Wednesday, 3 September 2014

Going Too Fast

Yesterday I drove my truck on the Bonneville Salt Flats at 100 MPH, that's 160 KPH for Canadians. The flat salt track seemed to run endlessly and had I the enthusiasm for it, I could have turned off the speed governor in my truck and gone even faster. Why not? I wouldn't survive an accident at that speed and, in my mind at least, that is a plus. Yet I did not; the work required to reprogram the truck's computer really wasn't worth that particular thrill. And after all, I can still drive.

I think a lot about the things I can still do, my abilities that are still with me. I can still eat and drink, I can still cook, I can still laugh and tell a good story, I can still have an adventure. Then I think about the things I cannot do, the things I will never do again. Then it gets dreary, my spirits dampened by the sadness of these losses. Some say I should focus on what I can do, not what I cannot do. It's not so much what I cannot do, but what I could once do and can do no more. This is the real sadness, the real loss.

I will never stand up again, never use my legs with any sense of purposeful or meaningful movement. I will never walk upright in the sun, stand in line for a coffee, run after a grandchild, stand on the foredeck of my sailboat and feel the wind on my body. This is not something I could never do; these are all things I could once do that I can no longer do.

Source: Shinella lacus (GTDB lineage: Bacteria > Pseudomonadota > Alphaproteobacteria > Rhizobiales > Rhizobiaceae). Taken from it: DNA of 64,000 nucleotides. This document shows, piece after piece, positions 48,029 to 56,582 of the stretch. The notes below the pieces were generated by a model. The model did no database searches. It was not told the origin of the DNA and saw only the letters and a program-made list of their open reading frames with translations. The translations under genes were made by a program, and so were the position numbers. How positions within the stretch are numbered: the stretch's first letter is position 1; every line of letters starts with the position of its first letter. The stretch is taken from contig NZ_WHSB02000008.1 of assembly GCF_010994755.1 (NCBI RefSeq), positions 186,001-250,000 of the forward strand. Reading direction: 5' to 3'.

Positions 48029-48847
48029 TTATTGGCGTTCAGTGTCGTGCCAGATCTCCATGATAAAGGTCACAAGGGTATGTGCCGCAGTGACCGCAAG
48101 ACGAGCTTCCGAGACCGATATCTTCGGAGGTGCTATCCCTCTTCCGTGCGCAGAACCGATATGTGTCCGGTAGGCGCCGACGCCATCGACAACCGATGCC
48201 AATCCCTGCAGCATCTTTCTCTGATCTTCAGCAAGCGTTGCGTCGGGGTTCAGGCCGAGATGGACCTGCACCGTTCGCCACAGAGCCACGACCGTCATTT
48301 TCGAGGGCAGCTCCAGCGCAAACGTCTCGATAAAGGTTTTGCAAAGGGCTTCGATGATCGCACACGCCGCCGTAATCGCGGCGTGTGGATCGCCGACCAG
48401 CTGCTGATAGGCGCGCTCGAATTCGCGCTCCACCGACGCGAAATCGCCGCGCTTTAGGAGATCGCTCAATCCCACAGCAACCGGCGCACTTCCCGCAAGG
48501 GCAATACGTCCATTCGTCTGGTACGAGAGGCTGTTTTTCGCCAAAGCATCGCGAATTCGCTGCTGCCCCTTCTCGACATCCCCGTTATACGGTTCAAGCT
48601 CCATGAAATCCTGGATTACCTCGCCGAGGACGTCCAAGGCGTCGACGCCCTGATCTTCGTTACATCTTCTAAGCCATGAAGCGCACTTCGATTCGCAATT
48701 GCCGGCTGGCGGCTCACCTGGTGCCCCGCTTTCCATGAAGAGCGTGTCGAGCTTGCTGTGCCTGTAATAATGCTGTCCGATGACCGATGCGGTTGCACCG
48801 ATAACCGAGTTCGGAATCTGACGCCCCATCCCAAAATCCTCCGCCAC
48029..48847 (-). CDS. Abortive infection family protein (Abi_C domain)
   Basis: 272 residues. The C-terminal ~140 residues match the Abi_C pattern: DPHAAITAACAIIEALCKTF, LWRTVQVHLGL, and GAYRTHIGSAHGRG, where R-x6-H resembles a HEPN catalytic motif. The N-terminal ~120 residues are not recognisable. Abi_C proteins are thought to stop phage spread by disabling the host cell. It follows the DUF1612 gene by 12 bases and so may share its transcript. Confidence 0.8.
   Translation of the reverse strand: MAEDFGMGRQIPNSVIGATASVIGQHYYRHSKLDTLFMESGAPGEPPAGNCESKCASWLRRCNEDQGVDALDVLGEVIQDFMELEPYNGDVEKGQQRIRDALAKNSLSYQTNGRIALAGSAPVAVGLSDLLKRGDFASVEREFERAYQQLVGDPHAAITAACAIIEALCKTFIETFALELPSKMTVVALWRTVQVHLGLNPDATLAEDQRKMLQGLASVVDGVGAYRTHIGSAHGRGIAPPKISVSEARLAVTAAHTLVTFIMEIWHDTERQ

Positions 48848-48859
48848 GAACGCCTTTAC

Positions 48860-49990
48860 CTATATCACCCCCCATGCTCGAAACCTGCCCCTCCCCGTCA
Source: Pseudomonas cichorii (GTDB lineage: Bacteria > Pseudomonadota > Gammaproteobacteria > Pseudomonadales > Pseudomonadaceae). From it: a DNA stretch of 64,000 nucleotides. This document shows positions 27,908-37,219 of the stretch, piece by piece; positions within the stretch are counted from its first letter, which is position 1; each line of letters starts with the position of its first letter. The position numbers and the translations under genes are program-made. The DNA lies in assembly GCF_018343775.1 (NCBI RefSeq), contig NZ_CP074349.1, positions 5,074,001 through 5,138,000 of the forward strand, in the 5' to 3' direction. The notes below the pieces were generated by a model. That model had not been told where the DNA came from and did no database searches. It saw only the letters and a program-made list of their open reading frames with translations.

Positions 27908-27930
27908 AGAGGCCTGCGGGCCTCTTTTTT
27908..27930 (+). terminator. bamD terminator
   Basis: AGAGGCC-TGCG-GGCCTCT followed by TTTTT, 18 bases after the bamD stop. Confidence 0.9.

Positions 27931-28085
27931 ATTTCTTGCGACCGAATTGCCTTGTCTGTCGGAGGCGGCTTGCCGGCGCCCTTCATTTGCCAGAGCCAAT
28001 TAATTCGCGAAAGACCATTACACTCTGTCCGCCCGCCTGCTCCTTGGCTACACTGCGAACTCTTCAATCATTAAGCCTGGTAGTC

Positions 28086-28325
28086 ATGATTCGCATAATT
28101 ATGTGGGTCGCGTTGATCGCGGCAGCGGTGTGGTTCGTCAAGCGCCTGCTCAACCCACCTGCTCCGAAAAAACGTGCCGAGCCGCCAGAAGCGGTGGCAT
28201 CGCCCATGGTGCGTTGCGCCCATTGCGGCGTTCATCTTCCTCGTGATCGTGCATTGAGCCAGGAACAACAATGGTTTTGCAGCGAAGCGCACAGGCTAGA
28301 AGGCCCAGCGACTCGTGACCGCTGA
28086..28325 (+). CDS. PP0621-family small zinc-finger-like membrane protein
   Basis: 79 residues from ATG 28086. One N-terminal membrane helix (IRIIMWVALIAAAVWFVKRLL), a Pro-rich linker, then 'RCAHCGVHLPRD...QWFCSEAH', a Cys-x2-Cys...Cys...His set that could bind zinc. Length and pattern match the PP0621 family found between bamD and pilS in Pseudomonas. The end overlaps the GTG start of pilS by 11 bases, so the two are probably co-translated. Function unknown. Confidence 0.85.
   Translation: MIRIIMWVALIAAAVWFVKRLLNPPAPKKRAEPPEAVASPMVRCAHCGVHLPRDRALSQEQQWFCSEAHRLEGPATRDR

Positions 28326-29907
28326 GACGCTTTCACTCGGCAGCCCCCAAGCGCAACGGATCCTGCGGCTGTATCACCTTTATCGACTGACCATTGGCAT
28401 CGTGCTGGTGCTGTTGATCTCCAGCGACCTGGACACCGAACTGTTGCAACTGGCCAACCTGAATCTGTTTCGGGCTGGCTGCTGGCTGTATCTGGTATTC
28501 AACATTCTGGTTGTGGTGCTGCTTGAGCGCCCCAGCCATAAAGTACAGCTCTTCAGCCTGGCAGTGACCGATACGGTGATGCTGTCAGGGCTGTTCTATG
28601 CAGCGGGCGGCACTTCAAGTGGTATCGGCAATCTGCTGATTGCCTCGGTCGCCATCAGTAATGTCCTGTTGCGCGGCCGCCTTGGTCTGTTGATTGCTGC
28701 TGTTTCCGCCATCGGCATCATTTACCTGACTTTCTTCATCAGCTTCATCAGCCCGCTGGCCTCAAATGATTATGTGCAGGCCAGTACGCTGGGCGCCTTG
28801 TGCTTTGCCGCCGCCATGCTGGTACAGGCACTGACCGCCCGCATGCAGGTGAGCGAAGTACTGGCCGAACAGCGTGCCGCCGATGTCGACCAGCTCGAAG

I will never get dressed normally again. Sure, I can still slide and slither into clothing which inevitably sits rumpled and poorly fitted to my body. I will never put on plain socks, ordinary socks, unless I take the risk of not wearing my compression socks for a day. Perhaps the bloating and swelling is worth it, just to gain one thing back from this awful disease. Yet the rest of me cannot be clothed as one would normally do so; it's just never going to happen again.

I will never have sex again, never feel the physical thrill of a woman beside me. Perhaps I should say "probably" in this case, as it may happen. Yet even if that miracle were to take place, it would be a very one sided affair. I can no longer take my body to the places it needs to go in order to fulfill my side of the bargain. And of course the wheelchair thing is a whole 'nother kind of barrier to this unlikely event.

There's lots of other things I could once do that I will never do again, too many to list, too many to come. So the best I can do is enjoy what I can do, while I can do it, like driving at 100 MPH on the Bonneville Salt Flats. I can still go too fast.


  1. It is sad Rick, so many losses

  2. You still write brilliantly!

  3. Rick -

    I posted yesterday, but somehow it is gone today....

    If you are in Bonneville, you are halfway to our place. We'd love to see you again, and get your opinions on the wheelchair accessibility of the new house we're building.


    1. Alas, Rob, we are headed home. David has to work on Monday. I make this commitment to you, that I will do my best to get to Texas this winter. I'll need a break from the snow.